News that Weight Watchers lost 300,000 members and 30 percent of its stock price last week demonstrates how difficult it is to stick to a diet. In her book Release Your Weight, Dr. Karin Drummond offers an alternative to both old-fashioned programs like Weight Watchers (disastrously rebranded “WW” last year) and diets-du-jour including the controversial Atkins and Keto.
Rather than prescribing a specific diet to help you lose weight quickly, Drummond advocates for slowly making small, sustainable lifestyle changes. Her wholistic approach to a healthier body includes addressing how much sleep and exercise you get, tackling mental health issues and identifying factors that both motivate and impede your personal progress. The topic of food doesn’t appear until chapter eight.
Equal Parts Science and Support
In Release Your Weight—the latest in the author’s series of books on healthy living—Drummond serves up a combination of science, psychology and encouragement. She talks to readers in a way that you wish all your healthcare practitioners would, sharing her personal experiences and daily health routines.
She always eats breakfast and avoids processed foods and simple carbs (like bread and potatoes) at all costs. If she’s on the go, she hits the grocery store for salad, soup or sushi. In a pinch, she says, deli food is better than fast food. Does she ever cheat? Yep.
“If I go to a party and cake is put in front of me, I either eat a piece or take a piece to enjoy as breakfast the following morning,” she tells readers. “Life is too short to deny yourself yummy food. The trick is to eat it in moderation. It is rare for me to eat junk food, but I don’t get upset with myself if I do eat it. I enjoy it and move on.”
Weighing in on the Microbiome & Sleep Hygiene
In addition to giving readers a primer on leaky gut syndrome, a condition increasingly tied to excess weight and obesity, Drummond describes the loss of the ‘full button,’ which causes the inability to moderate food intake. In her critique of the outdated Body Mass Index (BMI), she offers more accurate measures for determining your healthy weight.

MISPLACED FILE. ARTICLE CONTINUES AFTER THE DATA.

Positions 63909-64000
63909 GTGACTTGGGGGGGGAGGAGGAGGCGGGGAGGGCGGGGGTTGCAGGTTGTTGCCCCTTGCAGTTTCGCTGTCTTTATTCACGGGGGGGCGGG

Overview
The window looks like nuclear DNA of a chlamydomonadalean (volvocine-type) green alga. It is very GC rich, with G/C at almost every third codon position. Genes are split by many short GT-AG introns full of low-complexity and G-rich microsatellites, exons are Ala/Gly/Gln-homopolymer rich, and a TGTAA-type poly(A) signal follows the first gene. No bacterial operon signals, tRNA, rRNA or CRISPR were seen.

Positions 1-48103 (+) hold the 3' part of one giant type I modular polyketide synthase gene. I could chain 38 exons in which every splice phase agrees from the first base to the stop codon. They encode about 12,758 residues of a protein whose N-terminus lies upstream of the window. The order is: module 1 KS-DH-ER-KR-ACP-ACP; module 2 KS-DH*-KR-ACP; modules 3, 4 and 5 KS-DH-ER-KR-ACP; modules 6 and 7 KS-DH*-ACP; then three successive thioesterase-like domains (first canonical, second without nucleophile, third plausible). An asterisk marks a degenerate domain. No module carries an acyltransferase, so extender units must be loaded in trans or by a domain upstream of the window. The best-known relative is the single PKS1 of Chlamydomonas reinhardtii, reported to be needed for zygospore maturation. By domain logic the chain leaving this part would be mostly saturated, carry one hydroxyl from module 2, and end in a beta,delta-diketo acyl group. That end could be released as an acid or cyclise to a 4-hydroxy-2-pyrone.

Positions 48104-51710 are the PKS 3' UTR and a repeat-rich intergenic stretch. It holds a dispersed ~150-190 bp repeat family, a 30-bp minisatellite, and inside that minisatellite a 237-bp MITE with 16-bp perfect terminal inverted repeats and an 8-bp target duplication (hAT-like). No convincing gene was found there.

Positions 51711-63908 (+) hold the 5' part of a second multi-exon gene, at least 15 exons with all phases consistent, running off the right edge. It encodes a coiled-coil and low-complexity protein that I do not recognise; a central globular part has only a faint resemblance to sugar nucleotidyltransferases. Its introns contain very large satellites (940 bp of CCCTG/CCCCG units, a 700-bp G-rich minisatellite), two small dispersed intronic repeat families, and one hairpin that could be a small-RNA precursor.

She also addresses the connection between weight gain and sleep deprivation, offering tips for selecting the right mattress and improving sleep hygiene. The US Centers for Disease Control and Prevention say more than a third of Americans don’t get enough sleep, putting them at increased risk for obesity, heart disease and stroke. From meditation apps to supplements, there’s no shortage of solutions for insomniacs to try, but Drummond offers a host of tips including the use of CBD, refraining from using back-lit screens two hours before bed choose a red night light instead of a blue light, which halts the body’s production of sleep-inducing melatonin.
Straight-Up Advice for Everyone
When it comes to food choices, Drummond acknowledges there is not optimal diet for everyone—she suggests finding a good nutritionist to help personalize your diet to account for individual body type, allergies and underlying medical conditions. But she also offers straight-forward advice that nearly everyone can embrace: substituting water for soda, intermittent fasting (eating 500 calories a day twice a week), eating your last meal three hours before bed and spacing out meals by at least four hours.
As a vegetarian, I appreciated Drummond’s advice to add variety to my diet instead of relying on the same greens and roasted brussels sprouts. She cites studies that suggest we need to eat dozens of different types of vegetables to maintain a healthy gut flora, or the naturally occurring intestinal bacteria that are part of a healthy immune system.
Do What Moves You
Another important daily habit Drummond wants us to cultivate is exercise. She suggests engaging in five to 20 minutes of physical activity a day plus one exercise class a week. Moving your body throughout the day might mean hourly stretching breaks at your desk or doing squats in the grocery checkout line. I was inspired to learn she has a chin-up bar in the doorway of her bathroom so she can do a few pull-ups every time she hits the loo—that’s dedication.
Drummond thinks outside the box when it comes to longer forms of exercise as well. While most of us immediately think of hitting the gym, she has done salsa dancing, pole fitness, rock climbing, wake boarding and yoga. She knows from personal experience that making daily physical activity a permanent behavior change is much more likely if we have some fun at it.
It’s obvious Drummond cares about her patients—the last thing she wants is to is heap more stress on already stressed-out readers by handing them a strict list of have-tos and must-nots.
“Stress is the number one cause of ‘dis-ease’,” Drummond writes. “Living stress-free means that sometimes I must simply enjoy the food in front of me, the company of my friends and life in general.”